Use this URL to cite or link to this record in EThOS: http://ethos.bl.uk/OrderDetails.do?uin=uk.bl.ethos.664853
Title: Expression and function of Kir7.1 in the murine central nervous system
Author: Papanikolaou, Maria
ISNI:       0000 0004 5366 3115
Awarding Body: University of Portsmouth
Current Institution: University of Portsmouth
Date of Award: 2014
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Abstract:
Glia express a variety of ion channels, but the precise subtypes expressed by astrocytes and oligodendrocytes has not been fully elucidated. The Kir7.1 subtype of inwardly rectifying potassium channels (Kir) is highly expressed in retinal pigment epithelium and has been demonstrated in Purkinje neurons of the adult rat cerebellum and pyramidal neurons of the hippocampus, but it has not previously been identified in glia. Using quantitative real time PCR, an ion channel profile for the developing mouse optic nerve was constructed and Kir7.1 was identified as one of the major ion channels present. Immunostaining revealed widespread expression of Kir7.1 in glia and neurons in the mouse brain with the highest expression found in optic nerve oligodendrocytes. A major function of Kir is to maintain the membrane potential of glia in the face of large ionic shifts associated with normal neuronal function and pathology. Oligodendrocytes are particularly susceptible to ischemia so the role of Kir7.1 in maintaining oligodendrocyte integrity during oxygen and glucose deprivation (ODG) in the isolated intact mouse optic nerve was examined, using the Kir7.1 channel blocker VU590. Blockade of Kir7.1 resulted in increased cell death of optic nerve oligodendrocytes in normoxic conditions by activating caspase -dependent apoptotic pathways and significantly augmented cell death induced by OGD. Moreover, intracellular calcium fluctuations dependent on store operated calcium entry in optic nerve glia were identified as a potential mechanism for the cellular stress induced by Kir7.1 inhibition. The results presented within this thesis demonstrate functional expression of Kir7.1 in glial cells, and indicate they are important in maintaining oligodendrocytic integrity in both physiological and pathological conditions.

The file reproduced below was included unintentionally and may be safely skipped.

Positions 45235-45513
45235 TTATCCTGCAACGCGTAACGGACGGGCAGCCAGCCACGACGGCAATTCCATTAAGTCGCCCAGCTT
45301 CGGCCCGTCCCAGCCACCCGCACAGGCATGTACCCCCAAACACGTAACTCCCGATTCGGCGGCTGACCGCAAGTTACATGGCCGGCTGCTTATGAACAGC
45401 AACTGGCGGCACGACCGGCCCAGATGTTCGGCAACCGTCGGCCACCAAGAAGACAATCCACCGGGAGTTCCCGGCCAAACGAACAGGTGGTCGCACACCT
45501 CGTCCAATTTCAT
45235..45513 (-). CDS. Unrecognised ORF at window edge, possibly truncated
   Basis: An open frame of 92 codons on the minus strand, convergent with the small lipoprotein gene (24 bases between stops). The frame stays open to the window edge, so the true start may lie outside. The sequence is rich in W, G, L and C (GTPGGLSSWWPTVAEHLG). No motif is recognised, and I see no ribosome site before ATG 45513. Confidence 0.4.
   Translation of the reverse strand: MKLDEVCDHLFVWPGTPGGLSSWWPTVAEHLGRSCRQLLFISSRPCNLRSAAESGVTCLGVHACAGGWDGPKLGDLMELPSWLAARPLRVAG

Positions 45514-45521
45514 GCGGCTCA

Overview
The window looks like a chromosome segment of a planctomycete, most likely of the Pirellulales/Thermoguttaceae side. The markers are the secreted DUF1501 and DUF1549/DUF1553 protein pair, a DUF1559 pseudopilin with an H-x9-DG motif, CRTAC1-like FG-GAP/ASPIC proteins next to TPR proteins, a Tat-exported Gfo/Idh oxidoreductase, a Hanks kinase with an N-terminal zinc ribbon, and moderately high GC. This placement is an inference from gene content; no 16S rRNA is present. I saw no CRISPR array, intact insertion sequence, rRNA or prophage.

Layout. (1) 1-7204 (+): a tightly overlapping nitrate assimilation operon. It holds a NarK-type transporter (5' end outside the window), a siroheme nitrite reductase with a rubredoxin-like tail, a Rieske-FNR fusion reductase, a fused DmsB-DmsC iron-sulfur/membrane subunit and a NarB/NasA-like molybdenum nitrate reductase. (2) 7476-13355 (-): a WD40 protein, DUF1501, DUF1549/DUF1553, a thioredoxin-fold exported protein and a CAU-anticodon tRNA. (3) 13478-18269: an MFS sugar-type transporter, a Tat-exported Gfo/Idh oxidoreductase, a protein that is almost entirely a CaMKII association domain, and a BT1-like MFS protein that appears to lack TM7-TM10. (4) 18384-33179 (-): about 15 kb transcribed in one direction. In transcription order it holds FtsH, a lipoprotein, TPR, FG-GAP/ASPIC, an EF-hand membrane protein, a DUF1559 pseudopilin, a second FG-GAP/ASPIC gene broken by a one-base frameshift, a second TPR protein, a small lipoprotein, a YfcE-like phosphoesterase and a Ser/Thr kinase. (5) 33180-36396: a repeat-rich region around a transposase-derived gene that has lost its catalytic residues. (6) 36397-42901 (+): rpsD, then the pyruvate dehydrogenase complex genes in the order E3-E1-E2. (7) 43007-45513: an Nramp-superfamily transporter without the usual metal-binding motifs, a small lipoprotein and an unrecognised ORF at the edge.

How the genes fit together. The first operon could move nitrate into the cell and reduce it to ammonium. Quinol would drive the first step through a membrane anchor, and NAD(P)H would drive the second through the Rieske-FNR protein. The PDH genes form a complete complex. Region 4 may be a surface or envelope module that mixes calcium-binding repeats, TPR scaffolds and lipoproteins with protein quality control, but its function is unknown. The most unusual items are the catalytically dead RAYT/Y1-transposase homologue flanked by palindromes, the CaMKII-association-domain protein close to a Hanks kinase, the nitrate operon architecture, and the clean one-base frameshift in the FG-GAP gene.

Supervisor: Lewis, Anthony ; Butt, Arthur Morgan Sponsor: Not available
Qualification Name: Thesis (Ph.D.) Qualification Level: Thesis
EThOS ID: uk.bl.ethos.664853  DOI: Not available
Keywords: Biomedical Sciences ; Pharmacy
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